‘The Sound Inside’ features a stunning performance by Diana Dresser

Yale creative writing professor Bella Baird has that affliction so common among writers: the crippling tick-tock between her last completed work and whatever may come next. For Bella, it’s been 17 years since the publication of her somewhat successful but now mostly forgotten novel, and she now focuses her talents on trying to improve the writing of others.

That’s the surface story of Adam Rapp’s 2018 drama The Sound Inside, just opened at Denver’s Curious Theatre Company in its regional premiere. As the play unfolds, so do many more layers of Bella’s story. She may tell herself she’s just fine living alone in campus housing with no close friends, but two major events that happen at about the same time upend her life, her heart is laid bare and she suddenly must confront the question of whether she even wants this life any longer.

The first is a devastating cancer diagnosis which, her doctor tells her, may have only about a 20% chance of being successfully treated. The second is an unlikely friendship she strikes up with a similarly lost soul — a freshman named Christopher Dodd whose awkwardness and hostility toward higher education quickly move from repellent to intriguing in the eyes of Bella.

Director Sabin Epstein made the ideal choice in casting Diana Dresser as Bella. When she appears at the top of the show in low light wearing a baggy sweater, she’s dwarfed by the set pieces, which include a heavy, industrial-style desk and a number of bookshelves suspended on the wall of the high-ceilinged Curious stage. Dresser’s own small stature seems perfect for Bella, a woman in her 50s who feels herself becoming nearly invisible to those around her. And when she begins addressing the audience as narrator in a quiet voice, we’re ready to listen.

It’s a lengthy opening monologue, beautifully done by Dresser and full of details about Bella’s current situation — including the cancer diagnosis not unlike that which killed her mother.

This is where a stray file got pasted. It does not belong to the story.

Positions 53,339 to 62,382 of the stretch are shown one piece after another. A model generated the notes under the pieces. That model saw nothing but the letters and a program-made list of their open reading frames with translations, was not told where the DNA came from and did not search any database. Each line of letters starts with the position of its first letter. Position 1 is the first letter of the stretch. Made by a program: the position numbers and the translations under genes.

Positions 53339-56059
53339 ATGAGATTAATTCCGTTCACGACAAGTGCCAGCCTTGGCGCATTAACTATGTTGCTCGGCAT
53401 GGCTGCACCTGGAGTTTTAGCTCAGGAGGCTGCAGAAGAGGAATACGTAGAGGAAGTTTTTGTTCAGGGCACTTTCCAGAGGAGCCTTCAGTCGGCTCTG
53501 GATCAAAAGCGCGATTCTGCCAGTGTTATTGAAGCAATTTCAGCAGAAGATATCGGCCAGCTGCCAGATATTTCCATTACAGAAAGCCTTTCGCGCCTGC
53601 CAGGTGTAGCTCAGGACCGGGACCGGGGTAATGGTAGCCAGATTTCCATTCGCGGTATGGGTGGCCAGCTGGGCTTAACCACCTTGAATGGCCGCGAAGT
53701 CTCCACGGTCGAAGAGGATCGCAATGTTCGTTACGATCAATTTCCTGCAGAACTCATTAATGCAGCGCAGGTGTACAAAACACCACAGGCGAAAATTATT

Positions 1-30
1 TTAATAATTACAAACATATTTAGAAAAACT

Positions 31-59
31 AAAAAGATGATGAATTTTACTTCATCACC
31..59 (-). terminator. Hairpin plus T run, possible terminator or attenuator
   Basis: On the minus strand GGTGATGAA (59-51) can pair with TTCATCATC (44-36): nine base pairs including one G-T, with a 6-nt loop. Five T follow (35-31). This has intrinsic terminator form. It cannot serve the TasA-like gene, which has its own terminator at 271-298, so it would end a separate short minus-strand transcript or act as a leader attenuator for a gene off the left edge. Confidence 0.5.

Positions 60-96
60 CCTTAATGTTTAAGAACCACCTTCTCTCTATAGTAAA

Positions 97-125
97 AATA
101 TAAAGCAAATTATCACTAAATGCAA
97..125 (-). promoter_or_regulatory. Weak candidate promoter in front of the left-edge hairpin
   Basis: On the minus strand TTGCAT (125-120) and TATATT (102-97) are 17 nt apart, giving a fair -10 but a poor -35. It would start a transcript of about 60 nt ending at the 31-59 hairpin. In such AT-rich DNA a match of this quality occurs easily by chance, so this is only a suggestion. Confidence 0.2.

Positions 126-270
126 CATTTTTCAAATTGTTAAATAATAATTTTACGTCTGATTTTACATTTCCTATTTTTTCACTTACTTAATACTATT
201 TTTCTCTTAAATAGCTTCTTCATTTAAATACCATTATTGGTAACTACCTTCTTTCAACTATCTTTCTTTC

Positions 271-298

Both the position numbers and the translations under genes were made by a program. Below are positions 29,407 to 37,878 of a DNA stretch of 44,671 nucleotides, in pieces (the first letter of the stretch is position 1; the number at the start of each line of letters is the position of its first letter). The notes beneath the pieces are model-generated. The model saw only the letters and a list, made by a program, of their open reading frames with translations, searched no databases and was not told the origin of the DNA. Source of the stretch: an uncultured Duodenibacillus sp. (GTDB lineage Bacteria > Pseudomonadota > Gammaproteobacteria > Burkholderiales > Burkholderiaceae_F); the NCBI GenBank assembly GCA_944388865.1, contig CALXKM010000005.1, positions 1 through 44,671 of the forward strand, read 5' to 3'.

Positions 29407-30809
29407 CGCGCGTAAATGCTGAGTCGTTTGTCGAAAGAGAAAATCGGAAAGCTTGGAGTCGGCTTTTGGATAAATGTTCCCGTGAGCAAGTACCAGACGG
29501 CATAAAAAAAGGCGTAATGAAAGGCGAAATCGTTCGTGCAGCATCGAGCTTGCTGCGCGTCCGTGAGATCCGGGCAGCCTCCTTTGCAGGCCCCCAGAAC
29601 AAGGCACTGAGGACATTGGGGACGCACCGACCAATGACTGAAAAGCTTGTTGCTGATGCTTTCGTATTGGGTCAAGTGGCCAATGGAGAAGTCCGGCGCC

actors in 'the sound inside'
Mikah Conway and Diana Dresser | Photo: Michael Ensminger Photography

Before long we meet Christopher, played by recent DU grad Mikah Conway in his professional debut. He’s part angry young man and part literary savant — a student with great potential who’s already sabotaging himself because he, as Bella tells him, isn’t playing the game. Conway does a nice job with Christopher, a character prone to outbursts and other bad behavior (including spitting on the floor of Bella’s office). Managing this dark side of Christopher with the sympathetic side the script needs the audience to understand is a juggling act, and Conway pulls it off nicely.

Rapp’s script uses the device of having Bella narrate alongside her regular lines, so she may comment on Christopher’s latest outburst as an aside to the audience, then seamlessly shift back to addressing him. It’s an effective technique as it serves to bring the audience along in her thoughts alongside what she says aloud to him. There is still a lot left unsaid in this play, including a sort of double-surprise ending that’s as much an ellipsis as the final line of Christopher’s novella.

But this is mostly Bella’s story, and she’s onstage alone for probably 75% of the time. Even when he’s not onstage, Christopher’s presence looms large as his own experiences — though vastly different from hers — start to invade her thoughts and push her toward some radical ideas about how to confront what appears to be a terminal diagnosis. When she asks for his help in pursuing it, it marks a climax in their new but deep relationship.

While their closeness at times hints at possible physical interaction, it’s not in the cards for two people so far apart in age and, of course, health. Christopher at one point tells Bella he doesn’t even particularly care to be touched, which is why when he reaches out to caress her face during one exchange, it leaves her reeling. She seeks release instead by picking up a guy at the local bar, and describes the encounter at a nearby Econo Lodge in a funny set of observations that provide a little levity in an otherwise dark play.

There are too many potential spoilers to describe much of what happens in the final third of The Sound Inside, but Rapp managed to create a finale that’s still satisfying despite its ambiguity. Not an easy thing to pull off!

The Sound Inside opened in 2018 and garnered several Tony nominations (the Broadway production starred Mary Louise Parker as Bella). Like so many Curious choices, it’s a demanding piece of theatre that doesn’t go down easy but provides a lot to think about after the curtain comes down. Dresser delivers a devastating performance that’s incredibly poignant and thoughtful — an ideal pairing of actor and material that demands to be seen.